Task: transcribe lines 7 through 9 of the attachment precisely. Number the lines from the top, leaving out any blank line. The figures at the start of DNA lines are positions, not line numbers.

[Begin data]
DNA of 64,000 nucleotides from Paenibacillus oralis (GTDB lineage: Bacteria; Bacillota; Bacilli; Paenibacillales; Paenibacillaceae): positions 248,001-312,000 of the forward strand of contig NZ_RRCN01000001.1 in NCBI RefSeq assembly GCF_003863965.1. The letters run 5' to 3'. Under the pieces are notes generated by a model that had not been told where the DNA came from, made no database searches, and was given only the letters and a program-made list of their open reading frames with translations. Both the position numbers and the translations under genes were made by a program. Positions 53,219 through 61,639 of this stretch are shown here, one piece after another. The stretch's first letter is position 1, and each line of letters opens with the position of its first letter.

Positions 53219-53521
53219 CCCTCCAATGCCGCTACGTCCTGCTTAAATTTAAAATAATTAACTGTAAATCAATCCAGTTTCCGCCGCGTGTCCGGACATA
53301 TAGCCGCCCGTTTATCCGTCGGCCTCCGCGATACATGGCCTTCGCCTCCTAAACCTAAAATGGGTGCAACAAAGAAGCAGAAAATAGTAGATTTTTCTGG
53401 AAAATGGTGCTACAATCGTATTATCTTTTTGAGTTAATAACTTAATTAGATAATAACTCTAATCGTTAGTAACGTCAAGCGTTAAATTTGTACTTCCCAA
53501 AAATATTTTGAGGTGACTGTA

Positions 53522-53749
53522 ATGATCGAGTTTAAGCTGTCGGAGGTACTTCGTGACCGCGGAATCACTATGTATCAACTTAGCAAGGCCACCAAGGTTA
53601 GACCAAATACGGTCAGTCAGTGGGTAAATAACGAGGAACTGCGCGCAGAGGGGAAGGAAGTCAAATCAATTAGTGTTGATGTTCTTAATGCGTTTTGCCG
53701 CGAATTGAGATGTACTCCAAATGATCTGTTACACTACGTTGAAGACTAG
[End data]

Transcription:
Positions 53522-53749
53522 ATGATCGAGTTTAAGCTGTCGGAGGTACTTCGTGACCGCGGAATCACTATGTATCAACTTAGCAAGGCCACCAAGGTTA
53601 GACCAAATACGGTCAGTCAGTGGGTAAATAACGAGGAACTGCGCGCAGAGGGGAAGGAAGTCAAATCAATTAGTGTTGATGTTCTTAATGCGTTTTGCCG